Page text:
Injured knee of a soccer player

Even professional athletes – with all their training, conditioning and protective gear – get hurt; it’s just a reality of the game. If you’re a weekend warrior with no training or conditioning to speak of, your likelihood of getting hurt may be higher.

Here are some of the more common injuries in sports:

Knocked-Out Tooth

In some contact sports, it is common to find players with a missing tooth or two. A big blow to the face may force a tooth out of its socket.

Should this happen to you, cuffleyvillagedental.co.uk suggests rinsing the detached tooth with clean water or milk and immediately take it to the dentist. S/he may be able to save your tooth with surgery.

Sprains

Some of the most common sports injuries involve sprains or ligament injuries. Ligaments are tough bands connecting the bones in your joints. When you start playing without warming up, your ligaments may be stretched past their limit, deforming or tearing it.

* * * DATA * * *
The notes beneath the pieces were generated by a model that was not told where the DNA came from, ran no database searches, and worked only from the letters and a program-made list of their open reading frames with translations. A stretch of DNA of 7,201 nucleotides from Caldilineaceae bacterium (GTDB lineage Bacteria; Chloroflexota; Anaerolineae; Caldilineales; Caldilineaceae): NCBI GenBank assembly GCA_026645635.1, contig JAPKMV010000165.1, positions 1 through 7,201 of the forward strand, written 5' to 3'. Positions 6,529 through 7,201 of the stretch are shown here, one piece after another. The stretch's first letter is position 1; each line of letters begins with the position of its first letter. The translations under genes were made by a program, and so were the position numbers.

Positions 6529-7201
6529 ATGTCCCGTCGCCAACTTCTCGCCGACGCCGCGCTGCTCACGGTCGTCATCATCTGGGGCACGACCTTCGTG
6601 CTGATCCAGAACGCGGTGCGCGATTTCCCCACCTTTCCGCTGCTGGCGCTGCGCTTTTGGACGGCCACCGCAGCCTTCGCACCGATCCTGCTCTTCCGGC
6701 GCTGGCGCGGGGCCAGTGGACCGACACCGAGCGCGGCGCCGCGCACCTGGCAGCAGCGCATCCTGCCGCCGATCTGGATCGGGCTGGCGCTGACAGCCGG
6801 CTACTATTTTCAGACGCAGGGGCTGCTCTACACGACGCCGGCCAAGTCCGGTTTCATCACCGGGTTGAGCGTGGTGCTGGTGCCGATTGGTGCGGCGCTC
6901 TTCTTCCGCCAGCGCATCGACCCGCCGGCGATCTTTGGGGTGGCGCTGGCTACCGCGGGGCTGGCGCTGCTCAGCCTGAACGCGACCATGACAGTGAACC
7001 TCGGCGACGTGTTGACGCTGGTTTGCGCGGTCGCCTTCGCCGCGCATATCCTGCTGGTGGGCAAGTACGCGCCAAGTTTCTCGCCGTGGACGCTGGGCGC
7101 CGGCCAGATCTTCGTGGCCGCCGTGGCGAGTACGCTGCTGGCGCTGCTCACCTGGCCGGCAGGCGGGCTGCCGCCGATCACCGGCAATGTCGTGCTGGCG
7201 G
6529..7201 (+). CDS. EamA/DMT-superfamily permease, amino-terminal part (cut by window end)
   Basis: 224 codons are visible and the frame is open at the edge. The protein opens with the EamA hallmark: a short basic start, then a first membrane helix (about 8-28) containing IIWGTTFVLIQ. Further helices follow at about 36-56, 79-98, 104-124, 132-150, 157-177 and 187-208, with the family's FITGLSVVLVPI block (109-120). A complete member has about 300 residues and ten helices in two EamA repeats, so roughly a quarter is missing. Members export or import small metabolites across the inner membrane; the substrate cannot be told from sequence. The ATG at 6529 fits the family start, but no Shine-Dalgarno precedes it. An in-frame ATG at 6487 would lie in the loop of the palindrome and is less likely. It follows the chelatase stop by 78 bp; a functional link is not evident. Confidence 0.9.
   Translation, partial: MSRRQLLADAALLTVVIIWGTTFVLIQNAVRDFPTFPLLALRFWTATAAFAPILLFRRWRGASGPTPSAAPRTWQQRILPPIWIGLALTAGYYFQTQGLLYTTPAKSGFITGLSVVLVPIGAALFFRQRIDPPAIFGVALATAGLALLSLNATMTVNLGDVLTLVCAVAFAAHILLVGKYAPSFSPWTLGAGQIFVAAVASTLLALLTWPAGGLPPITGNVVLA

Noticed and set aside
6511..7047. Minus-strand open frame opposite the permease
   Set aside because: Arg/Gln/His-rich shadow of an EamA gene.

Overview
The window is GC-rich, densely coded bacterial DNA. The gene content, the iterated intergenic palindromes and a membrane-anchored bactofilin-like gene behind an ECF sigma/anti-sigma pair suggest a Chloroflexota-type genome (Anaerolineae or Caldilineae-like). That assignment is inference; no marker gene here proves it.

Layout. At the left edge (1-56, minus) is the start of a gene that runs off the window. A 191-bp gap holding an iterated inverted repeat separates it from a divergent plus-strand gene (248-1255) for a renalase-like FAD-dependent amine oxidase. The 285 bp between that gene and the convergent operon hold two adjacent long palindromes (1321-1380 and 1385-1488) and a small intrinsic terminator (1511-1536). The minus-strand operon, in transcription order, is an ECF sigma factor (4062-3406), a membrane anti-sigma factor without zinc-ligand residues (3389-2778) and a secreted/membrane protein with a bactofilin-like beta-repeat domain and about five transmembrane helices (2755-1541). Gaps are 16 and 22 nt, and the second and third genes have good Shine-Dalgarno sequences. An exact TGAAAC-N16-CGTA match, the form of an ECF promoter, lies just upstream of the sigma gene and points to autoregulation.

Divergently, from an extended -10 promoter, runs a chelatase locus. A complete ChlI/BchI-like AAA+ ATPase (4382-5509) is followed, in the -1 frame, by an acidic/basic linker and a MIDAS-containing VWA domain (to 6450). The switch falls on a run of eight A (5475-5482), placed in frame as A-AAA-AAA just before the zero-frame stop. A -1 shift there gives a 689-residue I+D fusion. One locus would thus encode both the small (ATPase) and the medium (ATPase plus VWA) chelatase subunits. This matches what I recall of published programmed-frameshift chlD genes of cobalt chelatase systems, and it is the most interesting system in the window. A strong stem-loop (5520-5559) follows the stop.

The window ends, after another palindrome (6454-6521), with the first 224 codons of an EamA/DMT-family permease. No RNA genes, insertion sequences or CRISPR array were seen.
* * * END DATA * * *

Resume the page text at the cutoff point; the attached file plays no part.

Strains

Tendons are responsible for anchoring your muscles to your bones. Muscle fatigue or over-stretching may result in tearing the muscle fibres, which causes strains. You can reduce the risk of getting one by doing some stretches and warm-ups before joining a game.

ACL tear

The anterior cruciate ligament or ACL connects your thigh-bone to your shinbone at the knee. In the past, an ACL tear typically meant an end to one’s playing days, especially at the professional level. These days, however, you can repair the damage with surgery and therapy.

If you hear a pop in your knee and experience pain, it’s wise to stop playing immediately. Do not force the issue, as your knee is no longer stable.

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Injuries may be inevitable in sports, but you can reduce the risk of suffering if you keep your body in fine condition.